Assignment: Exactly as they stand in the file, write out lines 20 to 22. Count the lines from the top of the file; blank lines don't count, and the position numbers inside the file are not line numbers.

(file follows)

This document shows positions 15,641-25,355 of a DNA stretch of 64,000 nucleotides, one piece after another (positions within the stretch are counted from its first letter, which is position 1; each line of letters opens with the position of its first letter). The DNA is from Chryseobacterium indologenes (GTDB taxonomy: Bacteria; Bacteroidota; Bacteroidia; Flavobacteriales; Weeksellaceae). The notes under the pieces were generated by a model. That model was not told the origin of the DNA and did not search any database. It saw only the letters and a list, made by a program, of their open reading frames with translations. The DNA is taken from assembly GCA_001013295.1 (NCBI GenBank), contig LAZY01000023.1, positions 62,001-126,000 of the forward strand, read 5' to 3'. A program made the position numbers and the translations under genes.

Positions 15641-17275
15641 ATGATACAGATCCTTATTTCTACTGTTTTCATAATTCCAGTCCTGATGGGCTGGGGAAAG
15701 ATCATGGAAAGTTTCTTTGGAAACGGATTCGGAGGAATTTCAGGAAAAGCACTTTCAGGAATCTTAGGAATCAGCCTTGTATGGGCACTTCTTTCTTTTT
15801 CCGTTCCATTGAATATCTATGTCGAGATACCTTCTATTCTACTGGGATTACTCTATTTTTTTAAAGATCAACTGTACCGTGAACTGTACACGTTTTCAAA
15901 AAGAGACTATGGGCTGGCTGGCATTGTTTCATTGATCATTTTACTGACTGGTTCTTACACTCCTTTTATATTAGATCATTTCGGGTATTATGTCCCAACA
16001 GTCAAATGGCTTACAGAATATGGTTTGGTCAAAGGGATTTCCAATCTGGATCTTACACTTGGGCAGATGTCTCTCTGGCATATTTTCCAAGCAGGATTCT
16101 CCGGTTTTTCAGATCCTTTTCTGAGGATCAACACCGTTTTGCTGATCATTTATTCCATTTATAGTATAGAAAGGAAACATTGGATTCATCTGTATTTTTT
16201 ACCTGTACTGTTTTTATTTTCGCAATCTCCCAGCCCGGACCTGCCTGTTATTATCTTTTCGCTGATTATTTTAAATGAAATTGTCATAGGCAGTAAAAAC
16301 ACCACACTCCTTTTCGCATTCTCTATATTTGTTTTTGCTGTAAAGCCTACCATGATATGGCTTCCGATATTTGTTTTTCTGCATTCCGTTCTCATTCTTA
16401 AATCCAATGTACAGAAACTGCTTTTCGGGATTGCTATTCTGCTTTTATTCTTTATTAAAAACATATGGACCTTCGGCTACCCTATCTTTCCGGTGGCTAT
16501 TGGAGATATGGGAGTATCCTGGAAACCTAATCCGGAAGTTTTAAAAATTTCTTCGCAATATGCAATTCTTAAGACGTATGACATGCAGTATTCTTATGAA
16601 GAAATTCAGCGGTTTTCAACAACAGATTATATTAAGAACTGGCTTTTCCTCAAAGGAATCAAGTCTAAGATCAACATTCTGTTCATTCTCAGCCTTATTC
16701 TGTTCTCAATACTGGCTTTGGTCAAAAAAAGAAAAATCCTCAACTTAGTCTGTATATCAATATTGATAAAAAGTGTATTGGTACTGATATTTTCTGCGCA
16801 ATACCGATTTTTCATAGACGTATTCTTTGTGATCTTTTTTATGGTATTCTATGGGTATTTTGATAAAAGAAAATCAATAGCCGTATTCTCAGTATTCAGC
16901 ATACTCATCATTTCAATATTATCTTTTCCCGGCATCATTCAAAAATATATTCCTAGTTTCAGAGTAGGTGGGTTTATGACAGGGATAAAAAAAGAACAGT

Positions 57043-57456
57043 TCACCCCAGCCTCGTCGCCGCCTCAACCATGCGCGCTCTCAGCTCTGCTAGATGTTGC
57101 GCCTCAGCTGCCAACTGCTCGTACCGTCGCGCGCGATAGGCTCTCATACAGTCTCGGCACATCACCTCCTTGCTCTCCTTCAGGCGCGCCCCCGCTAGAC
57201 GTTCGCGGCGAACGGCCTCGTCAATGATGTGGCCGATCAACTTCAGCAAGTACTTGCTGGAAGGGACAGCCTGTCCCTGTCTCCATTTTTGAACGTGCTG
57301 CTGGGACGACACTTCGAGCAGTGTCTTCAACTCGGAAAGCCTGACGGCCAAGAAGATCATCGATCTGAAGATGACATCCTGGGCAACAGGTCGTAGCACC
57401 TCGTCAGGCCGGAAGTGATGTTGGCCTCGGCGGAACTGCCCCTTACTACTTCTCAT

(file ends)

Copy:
57201 GTTCGCGGCGAACGGCCTCGTCAATGATGTGGCCGATCAACTTCAGCAAGTACTTGCTGGAAGGGACAGCCTGTCCCTGTCTCCATTTTTGAACGTGCTG
57301 CTGGGACGACACTTCGAGCAGTGTCTTCAACTCGGAAAGCCTGACGGCCAAGAAGATCATCGATCTGAAGATGACATCCTGGGCAACAGGTCGTAGCACC
57401 TCGTCAGGCCGGAAGTGATGTTGGCCTCGGCGGAACTGCCCCTTACTACTTCTCAT